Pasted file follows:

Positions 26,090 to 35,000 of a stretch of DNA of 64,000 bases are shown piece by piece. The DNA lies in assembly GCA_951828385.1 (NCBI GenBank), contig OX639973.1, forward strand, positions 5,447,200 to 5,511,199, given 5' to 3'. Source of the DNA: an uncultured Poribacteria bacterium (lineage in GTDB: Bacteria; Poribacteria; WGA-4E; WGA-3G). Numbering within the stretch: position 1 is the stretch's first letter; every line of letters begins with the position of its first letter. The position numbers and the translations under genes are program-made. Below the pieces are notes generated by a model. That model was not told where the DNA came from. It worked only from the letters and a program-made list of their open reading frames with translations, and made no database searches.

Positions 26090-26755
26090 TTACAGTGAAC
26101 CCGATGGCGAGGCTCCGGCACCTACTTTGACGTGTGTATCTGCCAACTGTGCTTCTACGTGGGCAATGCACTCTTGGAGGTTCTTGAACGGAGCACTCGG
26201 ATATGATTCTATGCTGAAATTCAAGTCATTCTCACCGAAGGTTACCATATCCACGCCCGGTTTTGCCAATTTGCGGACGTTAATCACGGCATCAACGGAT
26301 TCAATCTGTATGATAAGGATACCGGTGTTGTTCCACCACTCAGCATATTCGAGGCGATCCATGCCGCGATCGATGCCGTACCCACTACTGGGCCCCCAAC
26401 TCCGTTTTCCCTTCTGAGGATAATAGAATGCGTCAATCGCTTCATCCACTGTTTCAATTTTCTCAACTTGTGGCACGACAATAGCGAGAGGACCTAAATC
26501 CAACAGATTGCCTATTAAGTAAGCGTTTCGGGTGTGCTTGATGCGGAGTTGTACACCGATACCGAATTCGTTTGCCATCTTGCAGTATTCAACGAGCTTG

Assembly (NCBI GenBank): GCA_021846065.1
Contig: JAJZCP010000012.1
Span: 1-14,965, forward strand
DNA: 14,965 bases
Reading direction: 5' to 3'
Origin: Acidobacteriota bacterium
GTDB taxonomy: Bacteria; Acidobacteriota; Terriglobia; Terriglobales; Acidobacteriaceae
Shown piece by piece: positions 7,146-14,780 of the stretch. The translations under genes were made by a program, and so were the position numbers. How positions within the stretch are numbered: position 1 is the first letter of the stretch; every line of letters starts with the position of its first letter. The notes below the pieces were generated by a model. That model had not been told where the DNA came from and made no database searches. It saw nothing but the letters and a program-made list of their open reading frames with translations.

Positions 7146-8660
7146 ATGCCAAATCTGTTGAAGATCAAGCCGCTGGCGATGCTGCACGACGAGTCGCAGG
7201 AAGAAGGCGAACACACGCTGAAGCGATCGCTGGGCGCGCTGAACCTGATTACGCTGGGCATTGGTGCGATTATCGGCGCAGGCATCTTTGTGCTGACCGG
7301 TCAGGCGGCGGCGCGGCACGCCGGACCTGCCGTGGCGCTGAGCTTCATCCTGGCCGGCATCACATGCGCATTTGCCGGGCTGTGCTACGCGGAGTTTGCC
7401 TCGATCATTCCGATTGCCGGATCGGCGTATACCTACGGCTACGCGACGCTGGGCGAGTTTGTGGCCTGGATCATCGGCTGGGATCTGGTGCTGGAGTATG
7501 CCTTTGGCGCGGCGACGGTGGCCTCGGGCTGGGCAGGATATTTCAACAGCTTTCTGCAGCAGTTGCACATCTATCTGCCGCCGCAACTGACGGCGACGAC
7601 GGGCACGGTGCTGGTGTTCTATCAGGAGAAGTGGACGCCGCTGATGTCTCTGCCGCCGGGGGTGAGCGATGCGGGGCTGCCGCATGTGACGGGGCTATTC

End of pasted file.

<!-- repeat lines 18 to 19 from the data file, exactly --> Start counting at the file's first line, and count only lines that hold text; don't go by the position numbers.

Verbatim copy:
7146 ATGCCAAATCTGTTGAAGATCAAGCCGCTGGCGATGCTGCACGACGAGTCGCAGG
7201 AAGAAGGCGAACACACGCTGAAGCGATCGCTGGGCGCGCTGAACCTGATTACGCTGGGCATTGGTGCGATTATCGGCGCAGGCATCTTTGTGCTGACCGG